I really wanted to read this book because it is the perfect mixture of two of the things I love most – running and books.
Edgar Hill, unsympathetic husband and half-hearted father, finds himself in a hopeless situation. Despite all his best efforts, he hasn’t managed to keep his family together. In fact, they are further from him than ever – 550 miles to be precise.
And in a world near annihilated by a terrible disaster, leaving the UK harsh and brutal, uncrossable by car or bike, his journey to find his loved ones will be fraught with challenges.
His best option is to run.
But what if your best isn’t good enough?
I found this book going straight to the top of my TBR pile (To Be Read pile) because it just sounded so absorbing and so perfect for me. It seems as if my life revolves around running and books so reading about a man running was all kinds of perfect.
When I was younger I loved apocalyptic future / dystopian future books and used to read so many. And then I became bored so when I started reading The End of the World Running Club it has actually been a really long time since I had read anything about a future where mankind is all but destroyed.
The apocalyptic event happens right at the beginning of the story. The earth has been hit by a lot of somethings and the Northern Hemisphere has been particularly affected. We never find out exactly what happened and this was one thing I really wanted to know. If the Southern Hemisphere survived better what has happened there? Since The End of the World Running Club is told from the point of view of the main character we only get to know what he knows, and what he knows isn’t much. This isn’t his fault but there is little to no way of communicating with the outside world so my curiosity had to be satisfied by my own imagination.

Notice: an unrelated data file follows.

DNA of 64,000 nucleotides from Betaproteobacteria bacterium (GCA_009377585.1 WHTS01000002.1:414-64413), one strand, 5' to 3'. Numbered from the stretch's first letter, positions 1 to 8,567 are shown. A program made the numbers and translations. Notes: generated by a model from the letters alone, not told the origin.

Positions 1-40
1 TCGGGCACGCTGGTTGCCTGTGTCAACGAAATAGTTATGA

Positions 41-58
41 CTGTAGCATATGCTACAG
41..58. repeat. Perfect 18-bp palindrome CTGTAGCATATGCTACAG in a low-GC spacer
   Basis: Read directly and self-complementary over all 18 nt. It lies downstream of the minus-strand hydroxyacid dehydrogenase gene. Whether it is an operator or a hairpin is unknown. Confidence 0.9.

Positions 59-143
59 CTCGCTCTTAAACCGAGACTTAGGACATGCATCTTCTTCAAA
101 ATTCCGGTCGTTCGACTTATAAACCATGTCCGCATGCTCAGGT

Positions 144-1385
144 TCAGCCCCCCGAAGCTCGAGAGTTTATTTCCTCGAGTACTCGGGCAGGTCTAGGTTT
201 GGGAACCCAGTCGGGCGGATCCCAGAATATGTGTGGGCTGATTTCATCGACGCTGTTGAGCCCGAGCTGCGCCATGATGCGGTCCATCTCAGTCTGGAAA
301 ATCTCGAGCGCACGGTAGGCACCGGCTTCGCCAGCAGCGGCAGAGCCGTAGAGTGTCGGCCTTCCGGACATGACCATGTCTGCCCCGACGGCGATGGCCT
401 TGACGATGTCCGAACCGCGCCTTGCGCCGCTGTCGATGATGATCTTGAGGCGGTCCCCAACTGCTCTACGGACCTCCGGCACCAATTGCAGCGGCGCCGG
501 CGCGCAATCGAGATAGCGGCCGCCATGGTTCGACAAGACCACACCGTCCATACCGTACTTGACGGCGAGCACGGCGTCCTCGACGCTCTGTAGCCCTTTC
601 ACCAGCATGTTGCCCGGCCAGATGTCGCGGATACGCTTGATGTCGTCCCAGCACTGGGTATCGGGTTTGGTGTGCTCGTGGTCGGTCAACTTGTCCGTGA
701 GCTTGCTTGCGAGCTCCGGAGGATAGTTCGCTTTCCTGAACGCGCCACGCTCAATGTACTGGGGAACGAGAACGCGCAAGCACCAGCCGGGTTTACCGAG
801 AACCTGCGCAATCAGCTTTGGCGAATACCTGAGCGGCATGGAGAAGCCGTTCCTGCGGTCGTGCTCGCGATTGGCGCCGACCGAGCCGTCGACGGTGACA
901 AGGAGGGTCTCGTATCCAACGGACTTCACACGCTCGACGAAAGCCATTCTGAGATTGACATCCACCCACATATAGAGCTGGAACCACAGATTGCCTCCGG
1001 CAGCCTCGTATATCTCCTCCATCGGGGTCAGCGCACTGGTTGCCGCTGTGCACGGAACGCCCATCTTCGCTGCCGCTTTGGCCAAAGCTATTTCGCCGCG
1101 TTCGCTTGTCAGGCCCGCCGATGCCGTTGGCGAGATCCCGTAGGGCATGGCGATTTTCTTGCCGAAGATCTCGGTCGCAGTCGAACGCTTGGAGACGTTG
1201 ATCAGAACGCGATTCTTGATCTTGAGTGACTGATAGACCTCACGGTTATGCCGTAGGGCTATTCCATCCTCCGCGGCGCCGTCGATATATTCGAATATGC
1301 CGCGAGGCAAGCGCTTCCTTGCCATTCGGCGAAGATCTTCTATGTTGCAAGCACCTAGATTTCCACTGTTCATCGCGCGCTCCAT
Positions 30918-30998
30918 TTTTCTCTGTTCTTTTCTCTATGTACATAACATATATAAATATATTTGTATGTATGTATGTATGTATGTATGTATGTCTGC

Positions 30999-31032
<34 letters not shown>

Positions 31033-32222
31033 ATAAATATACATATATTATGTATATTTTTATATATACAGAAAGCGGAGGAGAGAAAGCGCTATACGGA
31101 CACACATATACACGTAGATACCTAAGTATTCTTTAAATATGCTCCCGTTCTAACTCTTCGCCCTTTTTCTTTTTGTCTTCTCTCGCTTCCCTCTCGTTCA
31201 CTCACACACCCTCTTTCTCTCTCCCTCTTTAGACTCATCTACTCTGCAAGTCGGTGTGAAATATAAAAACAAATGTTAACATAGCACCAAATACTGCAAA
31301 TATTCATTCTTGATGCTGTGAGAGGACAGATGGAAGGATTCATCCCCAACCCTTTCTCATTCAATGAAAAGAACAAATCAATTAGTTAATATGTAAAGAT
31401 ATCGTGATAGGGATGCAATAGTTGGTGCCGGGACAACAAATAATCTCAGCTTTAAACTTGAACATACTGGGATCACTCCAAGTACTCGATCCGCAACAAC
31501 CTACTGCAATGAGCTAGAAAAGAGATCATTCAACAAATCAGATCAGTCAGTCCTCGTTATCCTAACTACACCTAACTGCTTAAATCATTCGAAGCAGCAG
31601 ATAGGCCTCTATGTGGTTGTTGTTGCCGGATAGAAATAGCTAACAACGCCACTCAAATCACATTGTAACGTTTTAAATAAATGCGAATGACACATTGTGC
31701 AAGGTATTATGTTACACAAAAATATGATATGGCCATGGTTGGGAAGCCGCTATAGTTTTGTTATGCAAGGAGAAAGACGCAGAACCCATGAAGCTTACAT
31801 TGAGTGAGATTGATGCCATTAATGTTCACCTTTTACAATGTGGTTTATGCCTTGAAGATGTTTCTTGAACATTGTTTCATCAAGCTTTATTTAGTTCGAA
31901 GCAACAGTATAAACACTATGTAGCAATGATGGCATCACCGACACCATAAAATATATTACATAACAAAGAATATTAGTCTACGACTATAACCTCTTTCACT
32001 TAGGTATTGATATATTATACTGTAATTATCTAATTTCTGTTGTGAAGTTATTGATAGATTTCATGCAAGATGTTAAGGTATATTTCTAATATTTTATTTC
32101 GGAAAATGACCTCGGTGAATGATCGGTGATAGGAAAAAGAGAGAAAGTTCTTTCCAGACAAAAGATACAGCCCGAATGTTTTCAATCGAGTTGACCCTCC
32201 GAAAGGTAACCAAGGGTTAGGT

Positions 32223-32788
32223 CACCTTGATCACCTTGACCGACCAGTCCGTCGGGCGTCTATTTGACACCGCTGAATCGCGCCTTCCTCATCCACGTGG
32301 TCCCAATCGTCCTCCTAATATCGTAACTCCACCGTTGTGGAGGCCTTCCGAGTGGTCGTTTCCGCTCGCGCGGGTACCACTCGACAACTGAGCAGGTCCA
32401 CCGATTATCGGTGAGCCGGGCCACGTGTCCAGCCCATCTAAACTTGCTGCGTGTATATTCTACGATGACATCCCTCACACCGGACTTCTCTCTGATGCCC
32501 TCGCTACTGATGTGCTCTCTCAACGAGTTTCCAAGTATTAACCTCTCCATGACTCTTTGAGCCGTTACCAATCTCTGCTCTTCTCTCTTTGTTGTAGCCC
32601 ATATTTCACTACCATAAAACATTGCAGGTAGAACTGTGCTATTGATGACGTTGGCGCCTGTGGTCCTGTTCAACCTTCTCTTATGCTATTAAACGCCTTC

The main character is Edgar – Ed – and as the blurb above says he is far from the idea hero. I think this is probably why I loved him so much. He was so flawed it was brilliant. But when he finds himself separated from his family (he is in Edinburgh and they are in Cornwall) he girds his loins, gives himself a mental telling to, and does whatever he needs to before it’s too late. There are boats taking people to Cape Town – his wife Beth and their two children are there, ready and waiting. He on the other hand is still in Edinburgh. Initially he along with other survivors try and get South using whatever transportation they can find, but that quickly loses all its viability and running is the only option.
So they start running. Running and walking, running and walking all the way down. This is when I was gripped and couldn’t stop. Ed isn’t a runner so when he starts running it’s painful. The rest of the book is about how he survives all the running but this quickly becomes secondary as we meet some of the other survivors. Not all of them want to help Ed get to Cornwall and all of them have had to do things they never thought they would to survive.
I can’t tell you all how much I enjoyed reading The End of the World Running Club. I was so absorbed in Ed’s story and couldn’t wait to find out if he reached his family in time or not. The running aspects I especially loved because I could relate to them (well apart from the whole world dying and wife on the other side of the country thing) and the plot had been turning pages as quickly as I could. I recommend The End of the World Running Club whole heartedly – it’s fun and gripping and the ending completely surprised me, which doesn’t happen all that often.
The End of the World Running Club by Adrian J Walker is out now as an eBook and will be on sale as a paperback from May 2016.
I was given this book for free. My review is definitely my own and neither it nor my opinions haven’t been swayed by the free book swag.